11. Mark your calendar

Double your efforts to be sensitive to the mourner's needs during difficult times of the day or on special occasions such as holidays, the loved one's birthday, a wedding anniversary or the anniversary of the death. Mothers and fathers who have lost children have shared that their own birthdays are often difficult because they seem to emphasize their loved ones absence. Mark your calendar so you will remember to reach out to the person.

A week beforehand, the survivor may begin to worry about how he will handle or "get through" the memorable date. Let him know you remember and offer to be with him that day. Making plans in advance can help alleviate some of the worries. A visit to the grave or a site which has special meaning acknowledges the person who died and helps the survivor face the reality and again release pain by expressing emotions and remembering.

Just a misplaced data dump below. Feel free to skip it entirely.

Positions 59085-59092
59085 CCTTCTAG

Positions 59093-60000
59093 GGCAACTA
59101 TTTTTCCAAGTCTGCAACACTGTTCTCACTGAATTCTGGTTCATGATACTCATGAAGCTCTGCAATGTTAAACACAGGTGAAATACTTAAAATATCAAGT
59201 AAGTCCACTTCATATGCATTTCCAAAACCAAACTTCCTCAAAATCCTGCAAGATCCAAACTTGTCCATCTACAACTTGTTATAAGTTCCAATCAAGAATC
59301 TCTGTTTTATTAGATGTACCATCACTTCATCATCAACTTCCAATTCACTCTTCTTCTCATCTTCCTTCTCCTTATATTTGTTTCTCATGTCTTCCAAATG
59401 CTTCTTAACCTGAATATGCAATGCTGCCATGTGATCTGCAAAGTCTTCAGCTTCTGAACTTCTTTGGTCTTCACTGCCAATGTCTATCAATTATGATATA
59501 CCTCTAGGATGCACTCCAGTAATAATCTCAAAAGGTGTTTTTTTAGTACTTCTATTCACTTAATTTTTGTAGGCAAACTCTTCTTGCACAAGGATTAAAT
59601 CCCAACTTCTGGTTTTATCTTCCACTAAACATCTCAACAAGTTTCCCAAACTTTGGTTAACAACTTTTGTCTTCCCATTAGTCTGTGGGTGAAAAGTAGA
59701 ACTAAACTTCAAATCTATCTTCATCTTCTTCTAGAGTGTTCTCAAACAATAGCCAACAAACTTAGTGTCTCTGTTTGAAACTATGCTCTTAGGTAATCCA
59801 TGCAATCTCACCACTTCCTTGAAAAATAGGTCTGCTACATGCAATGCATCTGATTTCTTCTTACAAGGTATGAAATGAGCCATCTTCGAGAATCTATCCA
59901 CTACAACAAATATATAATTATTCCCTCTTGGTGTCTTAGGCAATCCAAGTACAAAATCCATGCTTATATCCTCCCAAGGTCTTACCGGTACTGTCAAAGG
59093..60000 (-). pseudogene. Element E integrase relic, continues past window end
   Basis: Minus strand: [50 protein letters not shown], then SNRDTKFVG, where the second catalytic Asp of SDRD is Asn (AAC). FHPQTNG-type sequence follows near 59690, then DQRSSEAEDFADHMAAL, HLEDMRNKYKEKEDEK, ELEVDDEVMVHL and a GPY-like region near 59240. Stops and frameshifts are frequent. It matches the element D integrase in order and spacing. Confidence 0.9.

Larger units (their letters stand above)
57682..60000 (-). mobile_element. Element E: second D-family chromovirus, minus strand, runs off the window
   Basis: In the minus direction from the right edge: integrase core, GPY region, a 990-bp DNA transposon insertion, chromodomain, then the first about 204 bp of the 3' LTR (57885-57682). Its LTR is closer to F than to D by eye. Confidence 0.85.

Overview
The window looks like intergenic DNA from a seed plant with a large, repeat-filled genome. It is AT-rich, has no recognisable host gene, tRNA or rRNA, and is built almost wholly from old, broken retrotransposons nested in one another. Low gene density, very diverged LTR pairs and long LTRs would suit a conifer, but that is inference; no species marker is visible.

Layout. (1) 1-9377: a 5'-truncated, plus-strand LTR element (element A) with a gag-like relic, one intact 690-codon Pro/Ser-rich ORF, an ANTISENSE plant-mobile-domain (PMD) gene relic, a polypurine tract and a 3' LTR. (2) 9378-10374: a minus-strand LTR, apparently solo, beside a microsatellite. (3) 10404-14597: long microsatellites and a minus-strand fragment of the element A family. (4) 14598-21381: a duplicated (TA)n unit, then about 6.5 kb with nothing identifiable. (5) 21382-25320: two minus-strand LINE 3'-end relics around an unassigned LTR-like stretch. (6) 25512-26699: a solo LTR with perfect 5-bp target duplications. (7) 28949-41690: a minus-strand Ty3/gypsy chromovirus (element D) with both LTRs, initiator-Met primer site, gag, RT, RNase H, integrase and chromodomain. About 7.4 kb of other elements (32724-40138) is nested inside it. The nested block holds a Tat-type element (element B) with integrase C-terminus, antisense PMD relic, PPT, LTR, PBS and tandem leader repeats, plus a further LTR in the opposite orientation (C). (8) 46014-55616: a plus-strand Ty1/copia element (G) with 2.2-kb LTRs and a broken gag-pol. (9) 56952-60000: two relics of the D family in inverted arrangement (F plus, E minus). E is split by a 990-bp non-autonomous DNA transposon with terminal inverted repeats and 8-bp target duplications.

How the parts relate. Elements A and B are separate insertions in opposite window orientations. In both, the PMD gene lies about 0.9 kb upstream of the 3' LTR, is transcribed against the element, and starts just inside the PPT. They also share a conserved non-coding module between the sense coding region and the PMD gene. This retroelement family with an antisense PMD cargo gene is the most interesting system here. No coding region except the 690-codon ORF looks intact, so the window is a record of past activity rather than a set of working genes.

You might also take the survivor to dinner with friends, go for a scenic drive, suggest (and pay for) a therapeutic massage or do some other nurturing act. When this follows a visit to a cemetery or another place full of memories, it helps to bridge the gap between past and present. A recognition of both is necessary to healing.